Does This Charity Shakedown By Bill Clinton Look Disturbingly Familiar?

The Happy Hearts Fund sounds almost like something George Costanza and Kramer would concoct right out of a bad Seinfeld episode; but in fact it’s actually a legitimate charity founded by Petra Nemcova that builds schools in poor neighborhoods here in the US, in post-2004 tsunami Indonesia; and recently, in post-earthquake Haiti.

Hillary Clinton charged Petra Nemcova a cool $500 grand to hang out with Bill. Gee, we wonder why?

Hillary Clinton charged Petra Nemcova a cool $500 grand to hang out with Bill. Gee, we wonder why?

The group’s annual gala is a major part of its fundraising effort, and in 2013, the glamorous supermodel decided to try again, after being turned down two years earlier, to get Bill Clinton to attend as the event’s “honoree.”

This is a pretty standard technique in fundraising: You “honor” someone with connections and rich friends; and then you market the hell out of this event to those people. What’s more, you couldn’t do much better than a former president of the United States as the rainmaker. Somewhat surprisingly, it turned out Bill was a bit “too busy” that night, even for a gorgeous supermodel. Unless, of course you’re willing to shell out a half-million dollars for Hillary’s campaign…

We’ll let the charity’s former executive director Sue Veres Royal lay it all out for you1 in last Friday’s New York Times:

Happy Hearts Fund first asked Mr. Clinton to be its honoree in 2011. Trying again in 2013, Ms. Nemcova sent her first formal letter of invitation in July, asking Mr. Clinton to be the primary award recipient at a Happy Hearts gala on Nov. 4, 2013, celebrating Indonesia.

Mr. Clinton’s scheduler replied with a cordial rejection — “Regrettably, he is committed to another event out of town that same evening” — in an email copied to Frank Giustra, the Canadian mining financier who is one of the Clinton Foundation’s largest donors and also a supporter of Ms. Nemcova.

Ms. Nemcova subsequently met with officers at the Clinton Foundation, Ms. Veres Royal said. Afterward, she said, “Petra called me and said we have to include an honorarium for him — that they don’t look at these things unless money is offered, and it has to be $500,000.”

The invitation letter was revised and sent again at the end of August. It moved the gala to 2014, offered to work around Mr. Clinton’s availability, dropped the focus on Indonesia and shifted it to Haiti, and proposed the donation.

“Understanding the need and commitment to ‘rebuilding better,’ Happy Hearts Fund would like to also share the proceeds of the event with the Bill, Hillary and Chelsea Clinton Foundation, committing at least $500,000 in partnership on a joint educational project in Haiti, of your selection,” Ms. Nemcova wrote, ending with her customary signoff, “Lots of Love, Light and Laughter.”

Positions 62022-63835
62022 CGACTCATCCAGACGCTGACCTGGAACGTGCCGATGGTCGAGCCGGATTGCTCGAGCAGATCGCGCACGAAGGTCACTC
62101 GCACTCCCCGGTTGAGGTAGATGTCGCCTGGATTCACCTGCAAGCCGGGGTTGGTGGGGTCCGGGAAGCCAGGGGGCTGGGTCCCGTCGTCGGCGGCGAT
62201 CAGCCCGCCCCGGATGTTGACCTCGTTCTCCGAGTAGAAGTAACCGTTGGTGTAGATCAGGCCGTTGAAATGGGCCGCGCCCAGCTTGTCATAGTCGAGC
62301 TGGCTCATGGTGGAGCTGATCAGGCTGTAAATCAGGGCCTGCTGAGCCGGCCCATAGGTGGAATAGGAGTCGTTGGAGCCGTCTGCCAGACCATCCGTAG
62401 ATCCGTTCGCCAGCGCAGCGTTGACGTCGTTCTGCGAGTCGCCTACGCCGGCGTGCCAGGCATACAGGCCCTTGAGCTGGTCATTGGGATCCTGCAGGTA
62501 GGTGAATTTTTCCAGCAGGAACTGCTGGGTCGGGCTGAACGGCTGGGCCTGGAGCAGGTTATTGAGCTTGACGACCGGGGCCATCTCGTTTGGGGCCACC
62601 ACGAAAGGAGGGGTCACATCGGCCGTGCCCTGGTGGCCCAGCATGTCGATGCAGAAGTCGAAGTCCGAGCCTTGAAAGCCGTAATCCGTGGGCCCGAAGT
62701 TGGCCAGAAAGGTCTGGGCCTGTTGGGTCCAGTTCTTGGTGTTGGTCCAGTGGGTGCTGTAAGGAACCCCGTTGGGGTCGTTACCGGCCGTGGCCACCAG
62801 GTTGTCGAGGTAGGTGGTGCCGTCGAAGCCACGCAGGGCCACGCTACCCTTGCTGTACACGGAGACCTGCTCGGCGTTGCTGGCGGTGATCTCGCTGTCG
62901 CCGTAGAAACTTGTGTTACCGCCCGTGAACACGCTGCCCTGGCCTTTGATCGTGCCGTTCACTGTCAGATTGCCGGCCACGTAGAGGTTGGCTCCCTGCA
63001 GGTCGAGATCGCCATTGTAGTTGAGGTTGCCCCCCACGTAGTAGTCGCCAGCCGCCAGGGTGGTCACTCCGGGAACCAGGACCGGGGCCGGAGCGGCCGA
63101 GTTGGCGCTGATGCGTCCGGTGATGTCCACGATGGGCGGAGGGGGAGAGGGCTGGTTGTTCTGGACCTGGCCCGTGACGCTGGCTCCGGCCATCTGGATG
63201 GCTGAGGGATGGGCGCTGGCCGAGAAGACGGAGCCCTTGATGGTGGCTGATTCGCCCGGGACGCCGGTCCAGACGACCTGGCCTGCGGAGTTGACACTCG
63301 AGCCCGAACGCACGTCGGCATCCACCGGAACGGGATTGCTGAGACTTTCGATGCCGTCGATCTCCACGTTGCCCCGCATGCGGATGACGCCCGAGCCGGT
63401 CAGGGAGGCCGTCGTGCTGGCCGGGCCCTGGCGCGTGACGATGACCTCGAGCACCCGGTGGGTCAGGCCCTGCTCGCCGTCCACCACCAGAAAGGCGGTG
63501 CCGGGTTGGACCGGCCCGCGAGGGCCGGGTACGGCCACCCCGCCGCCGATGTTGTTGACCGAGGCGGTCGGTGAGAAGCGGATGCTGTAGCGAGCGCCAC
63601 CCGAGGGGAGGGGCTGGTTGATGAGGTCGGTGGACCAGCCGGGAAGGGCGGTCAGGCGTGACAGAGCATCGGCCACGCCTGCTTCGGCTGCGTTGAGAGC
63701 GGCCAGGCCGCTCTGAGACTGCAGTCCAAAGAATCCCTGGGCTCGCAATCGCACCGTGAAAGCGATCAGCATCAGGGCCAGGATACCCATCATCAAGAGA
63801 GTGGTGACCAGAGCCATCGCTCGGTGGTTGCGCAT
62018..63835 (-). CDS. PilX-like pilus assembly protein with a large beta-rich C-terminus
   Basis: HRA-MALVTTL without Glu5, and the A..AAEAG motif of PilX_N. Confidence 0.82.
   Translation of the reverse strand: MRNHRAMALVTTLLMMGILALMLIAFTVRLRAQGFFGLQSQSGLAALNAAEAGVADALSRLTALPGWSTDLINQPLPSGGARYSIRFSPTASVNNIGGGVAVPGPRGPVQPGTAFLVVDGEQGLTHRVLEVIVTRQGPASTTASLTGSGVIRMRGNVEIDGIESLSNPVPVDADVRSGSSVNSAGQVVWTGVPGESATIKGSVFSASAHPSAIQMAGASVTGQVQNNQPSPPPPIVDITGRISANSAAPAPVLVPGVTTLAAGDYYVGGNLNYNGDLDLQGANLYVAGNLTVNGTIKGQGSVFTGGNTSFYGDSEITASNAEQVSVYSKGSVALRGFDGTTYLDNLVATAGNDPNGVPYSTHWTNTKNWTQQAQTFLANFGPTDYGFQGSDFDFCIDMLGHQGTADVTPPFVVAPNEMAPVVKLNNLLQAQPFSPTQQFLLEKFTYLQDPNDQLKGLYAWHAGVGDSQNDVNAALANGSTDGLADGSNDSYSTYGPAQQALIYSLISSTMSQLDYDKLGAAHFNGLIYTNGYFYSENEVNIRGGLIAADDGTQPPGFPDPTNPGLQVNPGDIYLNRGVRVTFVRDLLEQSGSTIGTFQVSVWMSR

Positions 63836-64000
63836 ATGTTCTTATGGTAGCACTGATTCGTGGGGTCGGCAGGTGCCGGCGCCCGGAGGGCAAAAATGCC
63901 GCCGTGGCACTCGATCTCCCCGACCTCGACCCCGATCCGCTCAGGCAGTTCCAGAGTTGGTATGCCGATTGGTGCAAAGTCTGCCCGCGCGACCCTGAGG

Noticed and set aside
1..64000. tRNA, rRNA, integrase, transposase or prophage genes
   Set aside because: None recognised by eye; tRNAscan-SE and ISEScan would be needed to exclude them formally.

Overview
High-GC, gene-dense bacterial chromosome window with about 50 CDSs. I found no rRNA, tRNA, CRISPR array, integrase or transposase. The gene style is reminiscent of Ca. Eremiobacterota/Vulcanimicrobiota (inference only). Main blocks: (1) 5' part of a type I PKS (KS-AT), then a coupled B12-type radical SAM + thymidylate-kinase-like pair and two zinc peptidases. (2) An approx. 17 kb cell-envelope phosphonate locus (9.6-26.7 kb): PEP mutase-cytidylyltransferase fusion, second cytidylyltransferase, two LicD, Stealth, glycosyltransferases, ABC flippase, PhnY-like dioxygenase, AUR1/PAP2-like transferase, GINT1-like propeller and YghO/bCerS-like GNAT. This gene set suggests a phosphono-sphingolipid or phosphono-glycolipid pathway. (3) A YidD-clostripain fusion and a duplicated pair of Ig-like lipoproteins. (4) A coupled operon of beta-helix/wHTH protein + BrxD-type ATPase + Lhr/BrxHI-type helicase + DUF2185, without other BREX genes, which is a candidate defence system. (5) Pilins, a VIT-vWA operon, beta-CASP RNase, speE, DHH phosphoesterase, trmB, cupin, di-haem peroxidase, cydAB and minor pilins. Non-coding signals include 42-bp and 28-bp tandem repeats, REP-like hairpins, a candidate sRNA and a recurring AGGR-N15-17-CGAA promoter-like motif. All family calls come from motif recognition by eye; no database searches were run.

When charities select an honoree for their fund-raising events, they generally expect that the award recipient will help them raise money by attracting new donors. But the Happy Hearts Fund raised less money at the gala featuring Mr. Clinton than it did at its previous one.

Further, it is extremely rare for honorees, or their foundations, to be paid from a gala’s proceeds, charity experts said — as it is for the proceeds to be diverted to a different cause.

How common is it for fundraisers like this to pay honoraria to featured guests? It’s unusual on this scale, especially for someone supposedly acting on behalf of another charity, says an Ivy League expert contacted by [NY Times journalist Deborah] Sontag.1 In fact, he considers the Happy Hearts Fund transaction “distasteful:”

“This is primarily a small but telling example of the way the Clintons operate,” said Doug White, who directs the master’s program in fund-raising management at Columbia University. “The model has responsibility; she paid a high price for a feel-good moment with Bill Clinton. But he was riding the back of this small charity for what? A half-million bucks? I find it — what would be the word? — distasteful.”

Why this is in The Hearing Blog:

We’ll simply let the photos tell the rest of the story, and then you can draw your own conclusions. Note the links to the sources in the captions of the 2013 Gala (red background)4 and 2014 Gala5 (last) images…

 

Bill Austin, founder, Starkey Hearing Foundation (right) introduces evening honoree President Bill Clinton (left) at the Foundation's 11th annual So The World May Hear Gala in Saint Paul, Minnesota. (PRNewsFoto/Starkey Hearing Foundation)

Bill Austin, founder, Starkey Hearing Foundation (right) introduces evening honoree President Bill Clinton (left) at the Foundation’s 11th annual So The World May Hear Gala in Saint Paul, Minnesota.
(PRNewsFoto/Starkey Hearing Foundation) (no link)

 

2012 Starkey Hearing Expo,  January 7, 2012 Source::Starkey Hearing Foundation (Facebook) (no link)

2012 Starkey Hearing Expo, January 7, 2012
Source:: Starkey Hearing Foundation
(Facebook) (no link)

 

President Bill Clinton at the Starkey Foundation Gala at the St. Paul Rivercenter, 2012

President Bill Clinton at the Starkey Foundation Gala at the St. Paul Rivercenter, 2012